I stare at the wide map laid out in front of me. My two provinces of Hojo territory along the coast seem pitifully small compared to the yards and yards of yellowed parchment stretching far to the north. But there is no time to dream of the conquests to come, not with the treacherous Imagawa clan right on my borders to the west. Before I can even contemplate moving north and taking on the more powerful warlords, I have to eliminate my more immediate threats.
I have an army ready to march, but despite the loyalty of my Takeda allies to the north, I can’t risk losing my men or their capable general in a pitched battle against the invading Imagawa army. The army is led by a mighty general whose skill will surely put me at a disadvantage on the field of battle. Knowing that if I cut off the head, the snake will die, I call on my Geisha. Though she is known for her skill as an entertainer, in reality, she is a highly trained assassin. I send her to meet the invading army’s general on the march and “entertain” him.
I watch as she enters the enemy camp in the middle of the night, creeping silently through ranks on her way to the general’s quarters. She passes by, unseen by sentries, and approaches the large tent. Stepping inside, she finds the general lying on his bunk with his back to her. She slowly crosses the room as we see that, though his body is still, the general’s eyes are wide and alert. The scene transitions outside the tent and we hear a sickening sound as our Geisha’s efforts are thwarted. Back on the campaign map, she mutters a brief apology and dies before my eyes. I will have to build more gambling halls before I can find more of her kind.
Scanning the map before me, a shuriken symbol above a friendly town reminds me that I have other agents I can use. A nearby Ninja in my employ is waiting there for me to send him to spy on or sabotage the enemy. Unlike the Geisha, the Ninja can move invisibly across the map, just so long as he avoids enemy Matsuka, the secret police who are valued not only for their ability to spot Ninja, but also for their role in bribing enemy armies.
My Ninja is more skilled, or at least luckier, than my Geisha. After approaching the enemy army undetected, he picks his way through the camp, nearly tripping over a sleeping guard, which under any other circumstances would raise the alarm and bring a quick and unsuccessful end not only to the Ninja’s mission but also to his life. He is lucky this night as he steals his way to the general’s tent, and luckier still that the general is finally asleep. Dropping down from above, the Ninja makes quick and messy work of the general before fleeing the camp.
Back on the map, the Ninja drops a smoke bomb and emerges from the cloud in a grander outfit that reveals the new abilities he has gained through experience. In time, I can train this Ninja to become an expert escape artist, or a clever saboteur, or an inconspicuous spy. But that can wait. The Imagawa clan now knows that its general has been murdered and, fearing the inevitable arrival of Matsuka, our Ninja retreats north to hide in friendly Takeda territory.
With the enemy general dead, I’m free to lead my own forces against the invading enemy army. Without the benefit of a leader, trained in the various arts of attack and defense, the enemy army falls before our spears and arrows. Our own general, fresh from the victory, can be promoted and learn new skills, such as siege craft or improved command of our peasant levies. Should we have more use of provincial governors, our general might instead be endowed with certain civic advantages.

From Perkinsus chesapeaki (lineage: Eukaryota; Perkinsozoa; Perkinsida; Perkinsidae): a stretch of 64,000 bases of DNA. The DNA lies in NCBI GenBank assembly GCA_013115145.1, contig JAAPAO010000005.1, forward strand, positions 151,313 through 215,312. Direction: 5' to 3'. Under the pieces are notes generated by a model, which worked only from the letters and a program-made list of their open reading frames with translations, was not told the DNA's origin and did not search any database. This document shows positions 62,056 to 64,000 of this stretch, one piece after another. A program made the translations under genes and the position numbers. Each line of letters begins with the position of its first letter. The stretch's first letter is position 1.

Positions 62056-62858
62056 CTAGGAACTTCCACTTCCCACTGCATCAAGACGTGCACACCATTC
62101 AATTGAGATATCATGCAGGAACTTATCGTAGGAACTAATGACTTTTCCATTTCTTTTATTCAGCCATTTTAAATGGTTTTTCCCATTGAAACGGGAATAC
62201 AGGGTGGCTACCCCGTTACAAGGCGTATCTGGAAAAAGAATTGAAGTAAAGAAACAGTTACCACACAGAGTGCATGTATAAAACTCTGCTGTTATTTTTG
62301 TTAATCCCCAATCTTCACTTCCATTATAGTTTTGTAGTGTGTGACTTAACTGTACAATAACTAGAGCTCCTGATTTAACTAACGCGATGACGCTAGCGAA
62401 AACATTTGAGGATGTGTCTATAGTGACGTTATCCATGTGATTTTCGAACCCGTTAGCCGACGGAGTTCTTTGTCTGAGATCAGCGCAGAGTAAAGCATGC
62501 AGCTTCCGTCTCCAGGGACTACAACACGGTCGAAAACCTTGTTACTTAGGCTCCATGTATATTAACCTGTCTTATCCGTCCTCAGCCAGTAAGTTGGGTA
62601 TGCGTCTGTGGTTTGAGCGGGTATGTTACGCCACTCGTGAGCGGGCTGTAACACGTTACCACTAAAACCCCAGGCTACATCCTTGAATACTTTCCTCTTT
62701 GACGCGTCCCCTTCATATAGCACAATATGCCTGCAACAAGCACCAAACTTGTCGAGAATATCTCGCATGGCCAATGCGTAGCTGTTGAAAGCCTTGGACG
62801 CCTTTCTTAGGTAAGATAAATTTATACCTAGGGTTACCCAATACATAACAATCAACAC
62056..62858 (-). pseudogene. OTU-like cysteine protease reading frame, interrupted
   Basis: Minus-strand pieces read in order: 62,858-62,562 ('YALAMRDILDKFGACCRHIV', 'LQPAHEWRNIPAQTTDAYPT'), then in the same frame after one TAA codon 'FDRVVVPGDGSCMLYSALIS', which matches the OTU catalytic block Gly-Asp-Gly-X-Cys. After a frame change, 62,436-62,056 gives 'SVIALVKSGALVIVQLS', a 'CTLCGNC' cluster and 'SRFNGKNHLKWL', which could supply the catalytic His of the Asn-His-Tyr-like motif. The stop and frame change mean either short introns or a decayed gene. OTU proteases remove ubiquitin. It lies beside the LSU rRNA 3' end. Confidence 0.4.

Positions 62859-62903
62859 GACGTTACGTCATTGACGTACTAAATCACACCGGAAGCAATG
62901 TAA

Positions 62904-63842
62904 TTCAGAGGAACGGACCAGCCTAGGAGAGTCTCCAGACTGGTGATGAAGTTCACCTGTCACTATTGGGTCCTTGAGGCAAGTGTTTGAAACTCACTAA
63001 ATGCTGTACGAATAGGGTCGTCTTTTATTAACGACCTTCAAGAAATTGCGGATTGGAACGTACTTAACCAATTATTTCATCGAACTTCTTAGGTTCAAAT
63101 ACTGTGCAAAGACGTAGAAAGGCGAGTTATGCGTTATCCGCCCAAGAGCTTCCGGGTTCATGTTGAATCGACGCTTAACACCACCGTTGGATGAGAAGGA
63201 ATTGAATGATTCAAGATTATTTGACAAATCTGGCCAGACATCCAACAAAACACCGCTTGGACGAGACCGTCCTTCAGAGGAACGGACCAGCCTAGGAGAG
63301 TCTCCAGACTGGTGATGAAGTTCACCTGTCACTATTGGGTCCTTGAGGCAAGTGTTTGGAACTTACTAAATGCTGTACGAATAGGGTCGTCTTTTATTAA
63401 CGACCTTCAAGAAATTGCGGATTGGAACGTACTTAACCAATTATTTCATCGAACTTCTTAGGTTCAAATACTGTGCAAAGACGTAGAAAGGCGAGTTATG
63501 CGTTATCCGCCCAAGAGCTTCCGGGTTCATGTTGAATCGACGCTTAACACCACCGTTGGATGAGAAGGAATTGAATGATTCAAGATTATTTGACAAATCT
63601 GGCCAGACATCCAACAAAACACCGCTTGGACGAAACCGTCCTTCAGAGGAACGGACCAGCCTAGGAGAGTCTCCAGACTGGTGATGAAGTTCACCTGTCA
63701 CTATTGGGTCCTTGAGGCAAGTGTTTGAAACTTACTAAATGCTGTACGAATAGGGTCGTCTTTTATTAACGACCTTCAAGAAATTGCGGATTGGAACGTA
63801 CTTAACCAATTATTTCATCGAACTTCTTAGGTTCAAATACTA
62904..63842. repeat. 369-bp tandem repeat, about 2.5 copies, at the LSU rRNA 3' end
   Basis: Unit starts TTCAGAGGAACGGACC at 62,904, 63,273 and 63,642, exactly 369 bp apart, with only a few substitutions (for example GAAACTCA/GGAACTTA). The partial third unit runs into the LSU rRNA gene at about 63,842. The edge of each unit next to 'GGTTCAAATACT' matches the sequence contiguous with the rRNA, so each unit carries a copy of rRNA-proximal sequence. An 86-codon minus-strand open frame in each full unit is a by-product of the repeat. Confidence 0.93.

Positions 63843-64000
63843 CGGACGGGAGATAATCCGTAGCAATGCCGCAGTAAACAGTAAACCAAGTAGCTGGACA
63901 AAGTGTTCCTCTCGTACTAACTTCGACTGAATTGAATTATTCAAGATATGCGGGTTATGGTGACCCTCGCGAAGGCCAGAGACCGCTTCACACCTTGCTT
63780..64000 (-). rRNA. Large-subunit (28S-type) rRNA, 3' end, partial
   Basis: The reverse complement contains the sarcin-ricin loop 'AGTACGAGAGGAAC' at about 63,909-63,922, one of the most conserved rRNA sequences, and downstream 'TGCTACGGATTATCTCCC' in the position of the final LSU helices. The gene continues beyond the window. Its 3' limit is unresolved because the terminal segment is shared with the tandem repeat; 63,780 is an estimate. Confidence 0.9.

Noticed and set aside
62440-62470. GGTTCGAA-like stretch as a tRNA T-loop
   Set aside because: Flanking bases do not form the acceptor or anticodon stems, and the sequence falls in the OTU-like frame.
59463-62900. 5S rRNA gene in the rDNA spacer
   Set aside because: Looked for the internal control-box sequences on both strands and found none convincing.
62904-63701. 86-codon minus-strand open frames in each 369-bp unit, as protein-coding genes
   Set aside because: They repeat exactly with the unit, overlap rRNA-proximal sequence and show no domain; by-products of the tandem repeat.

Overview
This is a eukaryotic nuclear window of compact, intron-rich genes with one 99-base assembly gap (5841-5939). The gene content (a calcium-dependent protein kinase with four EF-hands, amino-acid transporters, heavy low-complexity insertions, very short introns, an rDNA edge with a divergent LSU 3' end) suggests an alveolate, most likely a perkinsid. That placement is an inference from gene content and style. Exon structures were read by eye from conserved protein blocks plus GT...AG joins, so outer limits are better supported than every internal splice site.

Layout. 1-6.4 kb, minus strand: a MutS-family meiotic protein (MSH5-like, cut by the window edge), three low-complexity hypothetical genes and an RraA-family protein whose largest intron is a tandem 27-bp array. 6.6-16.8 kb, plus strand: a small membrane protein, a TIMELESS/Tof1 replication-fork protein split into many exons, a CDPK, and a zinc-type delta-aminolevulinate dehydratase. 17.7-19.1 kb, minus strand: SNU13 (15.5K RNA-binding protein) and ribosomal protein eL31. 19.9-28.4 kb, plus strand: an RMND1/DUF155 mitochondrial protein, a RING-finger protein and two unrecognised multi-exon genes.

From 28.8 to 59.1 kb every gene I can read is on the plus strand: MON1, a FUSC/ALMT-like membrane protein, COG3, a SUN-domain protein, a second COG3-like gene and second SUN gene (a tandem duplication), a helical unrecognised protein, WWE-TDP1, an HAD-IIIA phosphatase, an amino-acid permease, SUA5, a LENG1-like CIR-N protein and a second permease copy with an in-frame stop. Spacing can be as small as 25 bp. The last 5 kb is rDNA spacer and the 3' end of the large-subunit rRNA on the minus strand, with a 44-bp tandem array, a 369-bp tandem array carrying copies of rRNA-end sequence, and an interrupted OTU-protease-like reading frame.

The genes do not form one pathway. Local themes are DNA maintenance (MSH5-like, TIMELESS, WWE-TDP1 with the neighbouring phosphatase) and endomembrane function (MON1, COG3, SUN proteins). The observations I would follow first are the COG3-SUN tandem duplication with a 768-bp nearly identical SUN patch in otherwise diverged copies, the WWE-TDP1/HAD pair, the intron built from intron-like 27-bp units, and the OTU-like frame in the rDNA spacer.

Since we mean to press on and destroy the Imagawa, our general dispenses with the peaceful promotions of government and instead learns the ways of siege attacks. As he pushes into Imagawa lands, he burns the enemy’s farms and rice plantations. Food is more valuable than gold to a nation. We’ll see how well Imagawa’s armies fight on an empty stomach. Still, we don’t want to destroy too much. When we take over these regions, we’ll use the farms and plantations to support massive fortifications to fend off any attacks on our own territory.
It sounds like we’ll need them. There are rumors that the nearby Chosokabe clan has built a big enough harbor to attract a strange people known as the “Dutch.” These Dutch offered to share the secret of gunpowder with Chosokabe, and the lure of the strange new technology forced the clan to give in to Dutch demands to convert to Christianity. Now their Monks are wandering the land, converting people from Buddhism and generating much unhappiness. Still, the Christian monks are no different from the Buddhists in their disloyal attempts to have my Matsuka renounce their duty to the clan and stop seeking out Ninjas.
Worst of all, this new Dutch weapon has armed peasants with guns that can kill our Samurai. This goes against the code of Bushido. Chosokabe dishonors himself by this choice, and though he gains a powerful weapon on the battlefield, it will be harder to maintain the loyalty of his officers. We will watch and wait as his most insightful advisors, his ablest generals, and his most trusted governors abandon him. He might reclaim some honor if he orders his generals to commit seppuku, but if he orders and they refuse, he will find them turning into Ronin and stealing part of his army.
Given time, we might discover the secrets of gunpowder weapons on our own. But the more effort we put into uncovering the secrets of Bushido, the less we can put into the path of Chi, which helps us to increase happiness, honor and holiness among our people. Shall we trust in our military might to win the day? Or can we rely on the health and happiness of our people to turn back military attacks?
We will watch and wait. Next year, the battle will begin.